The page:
Public Art? #3

Hussein Chalayan, exhibition view from I am sad Leyla at Galerist, İstanbul, 2011.

For Part 1 and our introduction to the mini survey below, click here. For Part 2, click here.

Hussein Chalayan, exhibition view from I am sad Leyla at Galerist, İstanbul, 2011.
Hussein Chalayan, exhibition view from I am sad Leyla at Galerist, Istanbul, 2011.

Mehmet Dere, artist
When you say public space, the first thing that comes to my mind is the issue of plural identities. I wonder whether it is possible to make a work that includes everybody, a work that does not leave anybody out. Hussein Chalayan has a work called “Immanence of Desire”, exhibited at this fair. This work reminds the viewer of signs that show flights, destinations—the signs that move with a “tic” sound. If I am not mistaken, it shows Istanbul’s 72 names. I first saw this work at the Galerist exhibition, “I am sad Leyla” and I was really impressed. In this exhibition, the work was exhibited in a corner room. I always thought of what would have happened if this work was displayed in the public space, for example on Istiklal Avenue, instead of within the gallery. The work makes you a traveler when viewed—there is a very emotional, personal connection. Maybe it is not perceived as an intervention, but I always regretted the lack of discussion around this work that produced its own publicness.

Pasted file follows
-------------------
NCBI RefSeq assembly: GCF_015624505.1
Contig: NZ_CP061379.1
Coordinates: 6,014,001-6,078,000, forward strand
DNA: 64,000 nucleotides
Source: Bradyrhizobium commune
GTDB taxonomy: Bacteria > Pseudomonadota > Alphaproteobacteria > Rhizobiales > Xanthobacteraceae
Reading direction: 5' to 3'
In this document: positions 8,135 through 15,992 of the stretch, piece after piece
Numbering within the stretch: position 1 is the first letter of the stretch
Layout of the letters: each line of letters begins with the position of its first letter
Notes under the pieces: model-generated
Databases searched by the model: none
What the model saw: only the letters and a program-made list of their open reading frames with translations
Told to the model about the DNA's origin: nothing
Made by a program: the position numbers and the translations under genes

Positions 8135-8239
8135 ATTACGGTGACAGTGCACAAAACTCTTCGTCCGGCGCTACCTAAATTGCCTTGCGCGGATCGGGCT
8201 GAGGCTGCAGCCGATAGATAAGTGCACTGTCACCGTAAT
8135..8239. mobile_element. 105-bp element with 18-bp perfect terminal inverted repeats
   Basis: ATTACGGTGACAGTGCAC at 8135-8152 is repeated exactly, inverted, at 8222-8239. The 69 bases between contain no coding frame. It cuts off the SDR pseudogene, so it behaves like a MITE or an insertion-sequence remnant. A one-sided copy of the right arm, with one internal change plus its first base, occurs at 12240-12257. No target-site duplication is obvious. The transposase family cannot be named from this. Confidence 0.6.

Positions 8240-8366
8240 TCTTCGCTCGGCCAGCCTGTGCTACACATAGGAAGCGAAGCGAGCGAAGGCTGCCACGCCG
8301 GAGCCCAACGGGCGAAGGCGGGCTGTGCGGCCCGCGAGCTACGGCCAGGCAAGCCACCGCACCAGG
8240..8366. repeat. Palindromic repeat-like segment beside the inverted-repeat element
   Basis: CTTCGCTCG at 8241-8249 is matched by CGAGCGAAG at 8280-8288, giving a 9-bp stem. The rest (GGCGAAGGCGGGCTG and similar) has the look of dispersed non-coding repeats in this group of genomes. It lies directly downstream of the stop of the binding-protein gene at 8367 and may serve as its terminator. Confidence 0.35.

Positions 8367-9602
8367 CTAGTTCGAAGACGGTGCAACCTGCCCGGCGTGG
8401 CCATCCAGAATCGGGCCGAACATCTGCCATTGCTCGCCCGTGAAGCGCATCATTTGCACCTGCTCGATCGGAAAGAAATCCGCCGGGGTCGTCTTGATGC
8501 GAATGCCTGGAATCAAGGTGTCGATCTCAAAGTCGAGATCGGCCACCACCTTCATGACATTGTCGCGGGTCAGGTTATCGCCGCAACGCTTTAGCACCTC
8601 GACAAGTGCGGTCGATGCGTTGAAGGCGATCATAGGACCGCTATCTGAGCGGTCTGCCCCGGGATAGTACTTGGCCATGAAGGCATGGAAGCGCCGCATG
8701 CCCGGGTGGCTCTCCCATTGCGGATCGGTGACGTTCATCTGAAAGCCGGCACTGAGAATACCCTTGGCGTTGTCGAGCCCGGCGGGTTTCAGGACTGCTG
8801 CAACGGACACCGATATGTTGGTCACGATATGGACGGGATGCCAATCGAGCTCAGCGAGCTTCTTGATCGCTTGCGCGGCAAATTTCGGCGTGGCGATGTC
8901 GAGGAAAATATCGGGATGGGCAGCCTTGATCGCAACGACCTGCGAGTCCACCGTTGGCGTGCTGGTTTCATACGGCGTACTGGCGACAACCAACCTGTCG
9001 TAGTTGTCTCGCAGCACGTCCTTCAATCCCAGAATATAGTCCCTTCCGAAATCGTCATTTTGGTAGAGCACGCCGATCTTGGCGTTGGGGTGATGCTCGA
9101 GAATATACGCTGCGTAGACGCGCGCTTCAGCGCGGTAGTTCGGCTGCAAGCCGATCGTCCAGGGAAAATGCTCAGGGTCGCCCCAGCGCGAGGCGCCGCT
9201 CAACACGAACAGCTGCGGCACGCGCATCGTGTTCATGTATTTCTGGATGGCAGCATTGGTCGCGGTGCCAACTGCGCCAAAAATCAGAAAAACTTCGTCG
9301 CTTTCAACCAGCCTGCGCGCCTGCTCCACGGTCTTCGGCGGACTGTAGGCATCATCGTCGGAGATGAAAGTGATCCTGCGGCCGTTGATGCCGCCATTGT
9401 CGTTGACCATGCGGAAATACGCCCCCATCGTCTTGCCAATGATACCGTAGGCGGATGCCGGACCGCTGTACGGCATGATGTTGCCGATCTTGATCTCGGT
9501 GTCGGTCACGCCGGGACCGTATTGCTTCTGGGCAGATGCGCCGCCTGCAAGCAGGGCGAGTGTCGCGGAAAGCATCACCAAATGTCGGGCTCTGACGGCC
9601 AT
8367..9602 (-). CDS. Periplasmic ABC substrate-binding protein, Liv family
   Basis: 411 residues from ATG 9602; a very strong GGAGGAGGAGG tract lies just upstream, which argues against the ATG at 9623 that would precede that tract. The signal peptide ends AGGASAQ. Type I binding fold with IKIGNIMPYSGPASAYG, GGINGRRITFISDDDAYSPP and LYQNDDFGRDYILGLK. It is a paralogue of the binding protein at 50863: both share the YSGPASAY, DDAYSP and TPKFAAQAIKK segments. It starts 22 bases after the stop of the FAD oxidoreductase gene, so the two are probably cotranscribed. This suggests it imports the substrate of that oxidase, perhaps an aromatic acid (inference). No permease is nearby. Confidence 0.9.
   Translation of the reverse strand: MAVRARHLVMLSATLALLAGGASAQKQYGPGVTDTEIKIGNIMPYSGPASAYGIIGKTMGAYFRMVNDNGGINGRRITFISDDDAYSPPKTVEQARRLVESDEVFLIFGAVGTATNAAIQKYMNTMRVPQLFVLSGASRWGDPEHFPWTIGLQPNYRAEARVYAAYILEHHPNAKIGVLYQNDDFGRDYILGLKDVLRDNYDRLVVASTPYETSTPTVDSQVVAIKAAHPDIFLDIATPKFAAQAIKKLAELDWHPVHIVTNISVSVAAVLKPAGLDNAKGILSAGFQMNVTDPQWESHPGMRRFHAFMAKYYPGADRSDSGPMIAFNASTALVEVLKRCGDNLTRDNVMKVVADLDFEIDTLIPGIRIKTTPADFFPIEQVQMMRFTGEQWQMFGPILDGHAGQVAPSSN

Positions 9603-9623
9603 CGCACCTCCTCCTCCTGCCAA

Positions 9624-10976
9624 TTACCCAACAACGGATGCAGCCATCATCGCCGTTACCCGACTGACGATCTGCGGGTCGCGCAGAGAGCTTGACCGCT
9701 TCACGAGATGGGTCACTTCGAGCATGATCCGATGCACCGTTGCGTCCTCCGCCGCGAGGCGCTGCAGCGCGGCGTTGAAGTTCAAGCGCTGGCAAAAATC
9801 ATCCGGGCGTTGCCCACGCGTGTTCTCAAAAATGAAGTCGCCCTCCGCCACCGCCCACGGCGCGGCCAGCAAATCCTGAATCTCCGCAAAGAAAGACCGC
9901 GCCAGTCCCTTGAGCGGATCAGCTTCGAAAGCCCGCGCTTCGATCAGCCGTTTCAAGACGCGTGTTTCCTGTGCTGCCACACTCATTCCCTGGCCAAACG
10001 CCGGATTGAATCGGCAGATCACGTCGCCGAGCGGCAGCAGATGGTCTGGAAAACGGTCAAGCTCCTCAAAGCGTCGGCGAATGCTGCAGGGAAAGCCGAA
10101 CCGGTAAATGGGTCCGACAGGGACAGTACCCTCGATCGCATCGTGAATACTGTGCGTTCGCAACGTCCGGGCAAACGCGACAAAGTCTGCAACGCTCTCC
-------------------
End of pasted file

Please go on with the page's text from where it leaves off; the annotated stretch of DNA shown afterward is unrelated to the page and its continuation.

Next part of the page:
Rumeysa Kiger, researcher, journalist, art critic
Let me tell you about the ideal public art project in my mind. I find it very important in contemporary art to move towards relation, interactivity—to bring people together. Method is more important than content for me. Let’s do a thinking exercise. A dentist used to live in a space. We bring a giant tooth there and do something monumental. Or you can ring the doorbells and say that a dentist used to live there, we want to do something about it, if you find this useful, you can give a tooth too and we can bring all of the teeth together. What I care about is not only the participation. What’s most important is people not paying enough attention to art works. If such methods are followed, I think that the fights about the sculpture in Kars or the discussions on the Military Barracks in Taksim would be minimized. Issues of whether a work should be erected or not, whether people wanted it or not, could be prevented with this method.

Zeynep Okyay, co-founder of PASAJ